- Water resistance – 30m
- Miyota 8S20-43A – autowinding, hacking, no date, mechanical
- Year of release – 2020 (serial production)
- Price upon release – $425
How To Choose a Field Watch
Military issued field watches of the 20th century are not only abundant in their own right, but 21st century recreations are everywhere to be found. In my estimation, this popularity comes down to field watches being the very archetype of the wrist watch itself, a tool sorted out for no-nonsense legibility and durability during WWI. They make as much sense today as they did then.
So how does one come to decide which of the many recreations of mil-spec field watches to get? Unless you’re a connoisseur of some specific model or era—which would seem to lead one to vintage anyways—I had found it quite daunting to know where to begin.
For the past couple of years I looked all around, and I can’t find a modern field watch that has as much going for it as the Bulova Hack. So that’s what I got.
Using the following set of basic criteria, here’s how I came to this conclusion.
It should be affordable.
I adore many IWCs and so on, but when it comes down to it I don’t see why a simple field watch should be expensive. In fact, an expensive field watch is a bit of an oxymoron, as the original military units were made in enormous batches on restricted military budgets. Field watches were not luxury items, and overly elevated versions are strange birds.
It should be understated.
I find that the ultra-precise cases, dials and flashy handsets of many recent high-end field watches are just too flashy for the genre. Even when Hamilton and IWC tone down their field watches with matte finishes and aged lume they seem a little too refined—almost too dressy—for my tastes.
This isn’t to say that the Bulova Hack isn’t beautifully done. I especially like the brushing of the case, specifically the vertical brushing along the mid-case and the circular brushing over the lugs. There’s actually quite a bit going on, but the case and dial add up to a chill watch that looks and feels like a tool—as mil-spec watch should.
This assessment reflects my general opinion that fancy tool watches categorically tend toward the gaudy.
The brand should have been issuing the model to an actual military at some point.
When the lineage is direct, the watch seems more authentic. I define authenticity as closeness to origins, so it helps that Bulova, which has never gone out of business and remains in America, provided the US military with these watches. I think we feel that authenticity when we wear these watches.
For example, I’m fairly certain my father wore a Bulova in Japan during WWII (it may have been an Elgin, as the A11s carried no logo on the dial and I only have a photo). Whatever Dad wore, what’s being honored in Bulova’s recreation is more meaningful for having such direct connections to history.
The Hack I chose saw production from around 1959 into the early 1970s as the Bulova MIL-W-3818A or the Bulova A17A, the difference being the movement in the originals. The big difference over the 1940s A11 mil-spec is the inner 24-hour time scale of the A17A.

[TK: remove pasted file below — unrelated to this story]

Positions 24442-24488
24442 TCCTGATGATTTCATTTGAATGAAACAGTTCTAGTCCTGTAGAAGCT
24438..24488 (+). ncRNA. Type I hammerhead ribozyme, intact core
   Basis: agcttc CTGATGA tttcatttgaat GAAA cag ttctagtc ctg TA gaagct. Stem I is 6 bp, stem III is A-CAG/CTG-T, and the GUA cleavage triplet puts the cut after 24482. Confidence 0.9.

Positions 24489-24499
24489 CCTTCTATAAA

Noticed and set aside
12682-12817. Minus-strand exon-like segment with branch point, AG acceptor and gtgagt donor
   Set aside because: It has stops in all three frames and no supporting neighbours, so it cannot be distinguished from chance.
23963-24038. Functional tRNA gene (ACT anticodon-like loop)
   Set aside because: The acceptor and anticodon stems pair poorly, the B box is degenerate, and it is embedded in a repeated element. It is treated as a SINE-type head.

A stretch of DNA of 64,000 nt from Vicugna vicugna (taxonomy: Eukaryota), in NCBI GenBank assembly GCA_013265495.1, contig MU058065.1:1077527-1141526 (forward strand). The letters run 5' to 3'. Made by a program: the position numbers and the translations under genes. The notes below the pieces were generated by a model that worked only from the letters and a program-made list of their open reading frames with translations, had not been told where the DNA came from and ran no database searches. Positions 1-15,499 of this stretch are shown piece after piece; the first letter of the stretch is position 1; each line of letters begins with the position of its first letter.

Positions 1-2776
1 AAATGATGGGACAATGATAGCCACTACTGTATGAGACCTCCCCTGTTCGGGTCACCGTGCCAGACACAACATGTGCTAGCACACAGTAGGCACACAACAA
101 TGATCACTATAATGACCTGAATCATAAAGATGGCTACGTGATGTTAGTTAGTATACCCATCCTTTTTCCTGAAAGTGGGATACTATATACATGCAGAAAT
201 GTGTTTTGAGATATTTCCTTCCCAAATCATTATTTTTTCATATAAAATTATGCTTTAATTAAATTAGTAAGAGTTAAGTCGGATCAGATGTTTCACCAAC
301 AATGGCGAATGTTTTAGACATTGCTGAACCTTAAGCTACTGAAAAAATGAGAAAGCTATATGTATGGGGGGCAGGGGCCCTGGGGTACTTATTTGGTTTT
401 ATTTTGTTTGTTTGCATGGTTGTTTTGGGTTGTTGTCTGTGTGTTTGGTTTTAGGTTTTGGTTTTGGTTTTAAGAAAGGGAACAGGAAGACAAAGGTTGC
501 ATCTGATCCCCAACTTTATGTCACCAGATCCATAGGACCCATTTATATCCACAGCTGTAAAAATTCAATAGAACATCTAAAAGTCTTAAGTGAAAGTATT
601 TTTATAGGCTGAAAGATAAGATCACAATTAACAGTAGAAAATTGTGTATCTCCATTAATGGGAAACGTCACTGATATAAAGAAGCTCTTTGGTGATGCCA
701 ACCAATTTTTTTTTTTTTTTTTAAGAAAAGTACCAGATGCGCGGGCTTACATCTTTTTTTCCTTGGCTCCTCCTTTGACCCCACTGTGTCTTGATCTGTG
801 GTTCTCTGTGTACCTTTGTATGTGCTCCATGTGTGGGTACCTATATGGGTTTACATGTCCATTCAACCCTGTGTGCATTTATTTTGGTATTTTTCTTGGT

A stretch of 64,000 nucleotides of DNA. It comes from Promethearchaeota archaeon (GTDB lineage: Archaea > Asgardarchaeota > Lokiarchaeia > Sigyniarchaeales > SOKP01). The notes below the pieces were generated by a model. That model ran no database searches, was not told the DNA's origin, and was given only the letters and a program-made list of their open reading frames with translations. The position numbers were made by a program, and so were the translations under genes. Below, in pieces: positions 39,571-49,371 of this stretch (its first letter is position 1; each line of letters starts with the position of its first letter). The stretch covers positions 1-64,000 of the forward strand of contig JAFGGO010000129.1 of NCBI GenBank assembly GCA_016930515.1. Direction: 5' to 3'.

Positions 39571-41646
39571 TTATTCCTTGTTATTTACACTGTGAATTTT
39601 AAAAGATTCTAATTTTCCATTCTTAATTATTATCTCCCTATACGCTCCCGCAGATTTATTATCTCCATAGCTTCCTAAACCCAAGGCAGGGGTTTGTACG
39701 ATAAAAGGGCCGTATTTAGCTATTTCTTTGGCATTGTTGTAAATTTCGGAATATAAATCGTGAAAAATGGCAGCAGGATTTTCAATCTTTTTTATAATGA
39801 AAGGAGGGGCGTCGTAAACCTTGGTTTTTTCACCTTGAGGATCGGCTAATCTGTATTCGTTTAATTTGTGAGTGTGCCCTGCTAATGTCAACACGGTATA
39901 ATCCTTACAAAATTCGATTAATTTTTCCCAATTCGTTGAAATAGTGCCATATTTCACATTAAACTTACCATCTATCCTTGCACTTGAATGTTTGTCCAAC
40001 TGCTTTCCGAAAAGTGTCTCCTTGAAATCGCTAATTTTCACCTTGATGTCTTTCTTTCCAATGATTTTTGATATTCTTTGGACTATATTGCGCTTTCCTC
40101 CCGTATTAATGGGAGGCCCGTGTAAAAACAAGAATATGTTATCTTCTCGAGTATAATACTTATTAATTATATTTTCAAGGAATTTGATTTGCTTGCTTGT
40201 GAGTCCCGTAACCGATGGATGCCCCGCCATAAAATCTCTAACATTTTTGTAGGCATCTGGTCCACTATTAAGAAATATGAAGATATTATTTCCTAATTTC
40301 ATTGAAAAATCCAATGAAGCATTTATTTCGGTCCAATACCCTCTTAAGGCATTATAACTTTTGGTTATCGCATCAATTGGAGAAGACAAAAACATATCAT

It should feel nostalgic.
Whatever variety of nostalgia we get into as individuals, I submit that a mechanical field watch lacking nostalgia has failed in its mission to awaken in us 21st century folks a sense of 20th century adventure.
Despite my father wearing an A11 during WWII, it is the A17 for me. This watch carries the vibe that dominated the 1990s camping scene in America, which is how I came into field watches as a preppy pacifist hippie. LL Bean and Orvis sold quartz models to the outdoorsy set, and the second 24-hour track of the A17 has what is for me a 90s look—as odd as that may seem.
As my experience makes clear, we all have our own resonance with the various field watches out there, and there’s no correct vibe to groove on. It can just be aesthetic preference, which can involve nostalgia, as in my case. Maybe it’s a vague sense of history, or a very specific memory, or the military service of a loved one. It’s all good, as long as you find a connection and resonance. What’s yours, I wonder? How might you connect to a field watch, or any object in your life?
It should be rugged and legible.
30m of water resistance is solid, though maybe I’d prefer more. Funny how that doesn’t bother me much, though, as none of my old camping watches were truly waterproof. The Miyota 8S20-43A uses 21-jewels, autowinds, offers 42 hours of power reserve, and of course hacks (stops when you pull out the crown). Lume is great, and legibility is top shelf, of course.
What Cinched It For Me
On the back of this watch is a glass insert with the logo of the Veteran’s Watchmaker Initiative, and 10% of the proceeds from this watch will support the VWI.
The VWI has for decades trained veterans in watchmaking, giving them a do-able job (especially those disabled in combat), direction, purpose, income, community and much more. It’s really something.
It infuriates me that America sends soldiers off to war while cutting veteran support and bolstering tax breaks for the 1%. I say this as a pacifist—but not supporting war doesn’t mean I don’t support those who are often fighting to try to stop wars, protect democracy, and so on with the complexities and contradictions of life on earth. That we let vets suffer is unethical and amoral. When a company like Bulova does the right thing like promoting and supporting the Veteran’s Watchmaker Initiative, it makes choosing their already authentic products like this Hack that much easier.